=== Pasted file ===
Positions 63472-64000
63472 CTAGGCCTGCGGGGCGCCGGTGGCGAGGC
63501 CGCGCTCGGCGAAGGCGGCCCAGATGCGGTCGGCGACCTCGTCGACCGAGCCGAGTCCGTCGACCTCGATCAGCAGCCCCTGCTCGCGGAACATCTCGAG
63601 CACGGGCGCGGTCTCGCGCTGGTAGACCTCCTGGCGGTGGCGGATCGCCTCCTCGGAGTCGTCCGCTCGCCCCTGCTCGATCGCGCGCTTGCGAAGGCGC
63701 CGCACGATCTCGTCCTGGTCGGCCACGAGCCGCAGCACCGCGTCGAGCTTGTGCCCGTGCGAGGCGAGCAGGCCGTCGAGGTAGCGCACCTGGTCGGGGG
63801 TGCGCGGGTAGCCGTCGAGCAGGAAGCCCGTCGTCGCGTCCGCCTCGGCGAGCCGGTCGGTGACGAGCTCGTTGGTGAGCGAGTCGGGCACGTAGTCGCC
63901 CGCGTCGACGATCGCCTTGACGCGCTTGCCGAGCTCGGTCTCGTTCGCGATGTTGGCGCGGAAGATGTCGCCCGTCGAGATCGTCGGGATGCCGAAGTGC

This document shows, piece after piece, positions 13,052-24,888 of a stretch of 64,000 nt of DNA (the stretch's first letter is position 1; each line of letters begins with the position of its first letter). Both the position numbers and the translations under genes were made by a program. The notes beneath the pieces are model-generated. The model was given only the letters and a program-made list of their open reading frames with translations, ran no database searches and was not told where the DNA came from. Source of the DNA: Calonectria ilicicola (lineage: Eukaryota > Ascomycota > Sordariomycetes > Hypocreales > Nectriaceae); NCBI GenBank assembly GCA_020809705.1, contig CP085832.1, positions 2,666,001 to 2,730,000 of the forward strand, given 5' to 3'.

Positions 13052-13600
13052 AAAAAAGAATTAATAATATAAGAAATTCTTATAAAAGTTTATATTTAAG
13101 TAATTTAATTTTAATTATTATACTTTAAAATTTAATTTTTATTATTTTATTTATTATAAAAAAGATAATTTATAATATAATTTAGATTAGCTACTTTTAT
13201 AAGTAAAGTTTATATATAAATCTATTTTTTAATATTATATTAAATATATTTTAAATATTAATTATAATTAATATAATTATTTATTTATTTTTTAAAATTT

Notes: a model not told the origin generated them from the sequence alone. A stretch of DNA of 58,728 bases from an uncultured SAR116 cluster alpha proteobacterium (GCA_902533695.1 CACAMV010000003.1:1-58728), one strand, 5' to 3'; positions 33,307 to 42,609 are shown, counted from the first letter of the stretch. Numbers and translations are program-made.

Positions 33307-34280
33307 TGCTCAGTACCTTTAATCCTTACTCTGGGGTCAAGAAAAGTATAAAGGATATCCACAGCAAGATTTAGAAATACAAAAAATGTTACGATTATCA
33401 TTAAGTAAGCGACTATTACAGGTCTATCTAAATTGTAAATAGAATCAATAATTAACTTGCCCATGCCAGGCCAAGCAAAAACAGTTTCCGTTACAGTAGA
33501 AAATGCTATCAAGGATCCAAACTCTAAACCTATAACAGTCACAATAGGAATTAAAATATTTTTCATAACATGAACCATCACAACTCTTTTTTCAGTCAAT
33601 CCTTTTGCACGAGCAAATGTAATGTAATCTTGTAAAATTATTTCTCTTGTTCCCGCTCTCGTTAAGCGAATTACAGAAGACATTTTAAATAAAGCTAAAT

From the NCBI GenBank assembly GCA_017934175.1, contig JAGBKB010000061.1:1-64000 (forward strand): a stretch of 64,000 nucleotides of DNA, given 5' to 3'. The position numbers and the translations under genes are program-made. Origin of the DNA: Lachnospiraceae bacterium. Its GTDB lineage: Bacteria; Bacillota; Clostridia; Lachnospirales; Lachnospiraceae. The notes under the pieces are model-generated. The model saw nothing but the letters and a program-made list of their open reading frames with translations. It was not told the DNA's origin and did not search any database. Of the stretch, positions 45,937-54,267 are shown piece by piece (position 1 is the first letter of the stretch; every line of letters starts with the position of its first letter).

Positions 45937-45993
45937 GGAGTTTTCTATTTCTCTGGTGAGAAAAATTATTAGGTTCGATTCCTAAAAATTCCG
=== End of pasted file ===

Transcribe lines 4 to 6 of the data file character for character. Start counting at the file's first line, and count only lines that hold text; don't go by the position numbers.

63601 CACGGGCGCGGTCTCGCGCTGGTAGACCTCCTGGCGGTGGCGGATCGCCTCCTCGGAGTCGTCCGCTCGCCCCTGCTCGATCGCGCGCTTGCGAAGGCGC
63701 CGCACGATCTCGTCCTGGTCGGCCACGAGCCGCAGCACCGCGTCGAGCTTGTGCCCGTGCGAGGCGAGCAGGCCGTCGAGGTAGCGCACCTGGTCGGGGG
63801 TGCGCGGGTAGCCGTCGAGCAGGAAGCCCGTCGTCGCGTCCGCCTCGGCGAGCCGGTCGGTGACGAGCTCGTTGGTGAGCGAGTCGGGCACGTAGTCGCC